Biography & Memoir Book Reviews

BIOGRAPHY & MEMOIR
Released: Feb. 8, 2016

"Fascinating to dip into casually and essential to students of the Kennedy administration, the Cold War, and late-20th-century world history."
Three months, 1,700 pages. But what months they were: a season in the midterm administration of John F. Kennedy marked by faltering polls, the aftermath of near nuclear war, and one crisis after another. Read full book review >
THE ICEBERG by Marion Coutts
BIOGRAPHY & MEMOIR
Released: Feb. 2, 2016

"A poetic and moving chronicle of loss."
A debut memoir about losing a husband to cancer. Read full book review >

THE MOST WANTED MAN IN CHINA by Fang Lizhi
BIOGRAPHY & MEMOIR
Released: Feb. 2, 2016

"A wonderfully crafted memoir, shimmering with intellectual honesty."
A dissident astrophysicist who died in 2012 offers rare, revealing glimpses inside the opaque Chinese communist system. Read full book review >
EXIT RIGHT by Daniel Oppenheimer
BIOGRAPHY & MEMOIR
Released: Feb. 2, 2016

"Whether his subjects are viewed as champions or apostates, Oppenheimer's insightful narrative should inspire some soul-searching among political believers of every stripe."
"A political identity is always a negotiation, between what it demands and who we are," asserts freelance journalist Oppenheimer as he explores "the negotiation of specific left-wing identities…and how those negotiations fell apart." Read full book review >
BIOGRAPHY & MEMOIR
Released: Feb. 2, 2016

"A fresh look at Eleanor Roosevelt and a fascinating exploration of a cherished, mutually beneficial friendship."
A significant new exploration of the enormously important friendship between two activist crusaders in advancing the cause of civil rights for blacks and women. Read full book review >

NATIVE by Sayed Kashua
BIOGRAPHY & MEMOIR
Released: Feb. 2, 2016

"A wickedly ironic but humane collection."
A journalist and novelist's sharp-eyed take on his life as a Hebrew-speaking Palestinian in Jerusalem. Read full book review >
BLOOD BROTHERS by Randy Roberts
BIOGRAPHY & MEMOIR
Released: Feb. 2, 2016

"A page-turning tale from the 1960s about politics and sports and two proud, extraordinary men whose legacies endure."
How Cassius Clay became Muhammad Ali and then an enemy of his mentor and friend Malcolm X. Read full book review >
BIOGRAPHY & MEMOIR
Released: Feb. 2, 2016

"Fascinating reading about a significant artistic figure and his legacy."
A documentary producer's memoir of the unexpected lessons he learned from a church caretaker about faith, the human condition, and the Italian painter Caravaggio. Read full book review >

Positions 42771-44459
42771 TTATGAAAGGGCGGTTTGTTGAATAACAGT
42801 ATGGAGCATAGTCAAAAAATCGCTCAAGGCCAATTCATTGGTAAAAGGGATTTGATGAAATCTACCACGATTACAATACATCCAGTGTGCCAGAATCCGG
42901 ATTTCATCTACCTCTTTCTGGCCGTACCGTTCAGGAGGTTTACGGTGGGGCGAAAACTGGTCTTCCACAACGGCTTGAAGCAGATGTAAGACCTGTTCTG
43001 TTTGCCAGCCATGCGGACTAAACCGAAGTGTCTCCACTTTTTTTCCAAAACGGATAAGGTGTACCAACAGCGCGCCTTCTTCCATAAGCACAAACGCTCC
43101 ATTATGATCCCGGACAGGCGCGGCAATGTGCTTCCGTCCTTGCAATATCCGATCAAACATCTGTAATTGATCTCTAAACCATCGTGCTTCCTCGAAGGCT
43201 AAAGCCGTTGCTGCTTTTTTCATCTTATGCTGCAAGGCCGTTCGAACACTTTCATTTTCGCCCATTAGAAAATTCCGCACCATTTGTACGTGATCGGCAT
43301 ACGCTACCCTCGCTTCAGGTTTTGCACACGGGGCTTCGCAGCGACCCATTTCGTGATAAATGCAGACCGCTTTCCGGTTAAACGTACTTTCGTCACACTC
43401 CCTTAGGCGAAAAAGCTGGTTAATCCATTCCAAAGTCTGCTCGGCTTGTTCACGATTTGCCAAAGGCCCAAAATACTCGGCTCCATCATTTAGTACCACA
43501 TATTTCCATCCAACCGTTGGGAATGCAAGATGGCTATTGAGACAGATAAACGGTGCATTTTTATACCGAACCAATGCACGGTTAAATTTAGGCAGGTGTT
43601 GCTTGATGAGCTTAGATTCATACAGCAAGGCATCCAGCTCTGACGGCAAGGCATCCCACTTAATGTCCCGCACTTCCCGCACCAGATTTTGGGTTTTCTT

LIVING ON PAPER by Iris Murdoch
BIOGRAPHY & MEMOIR
Released: Feb. 1, 2016

"An impressively edited, sharply revealing life in letters."
An intimate view of the prolific British novelist and philosopher. Read full book review >
POSTCARDS FROM STANLAND by David H. Mould
BIOGRAPHY & MEMOIR
Released: Feb. 1, 2016

"As a genial travel guide, Mould, an academic who doesn't write like an academic, shows how one should resist the temptations to stereotype a culture too easily and understand it too quickly."
An illuminating travelogue through Central Asia. Read full book review >
25 WOMEN by Dave Hickey
BIOGRAPHY & MEMOIR
Released: Jan. 28, 2016

"Some readers will find cause for disagreement, but these fun-to-read essays delight, intrigue, and, most of all, educate."
Idiosyncratic assessments of contemporary women painters, sculptors, and installation and performance artists by an enfant terrible of art criticism.Read full book review >
OSTEND by Volker Weidermann
BIOGRAPHY & MEMOIR
Released: Jan. 26, 2016

"Evocative, sharply drawn portraits and a wry, knowing narrative voice make for an engrossing history."
A summer of sun for despondent exiles. Read full book review >
Kirkus Interview
Michael Eric Dyson
February 2, 2016

In Michael Eric Dyson’s rich and nuanced book new book, The Black Presidency: Barack Obama and the Politics of Race in America, Dyson writes with passion and understanding about Barack Obama’s “sad and disappointing” performance regarding race and black concerns in his two terms in office. While race has defined his tenure, Obama has been “reluctant to take charge” and speak out candidly about the nation’s racial woes, determined to remain “not a black leader but a leader who is black.” Dyson cogently examines Obama’s speeches and statements on race, from his first presidential campaign through recent events—e.g., the Ferguson riots and the eulogy for the Rev. Clementa Pinckney in Charleston—noting that the president is careful not to raise the ire of whites and often chastises blacks for their moral failings. At his best, he spoke with “special urgency for black Americans” during the Ferguson crisis and was “at his blackest,” breaking free of constraints, in his “Amazing Grace” Charleston eulogy. Dyson writes here as a realistic, sometimes-angry supporter of the president. View video >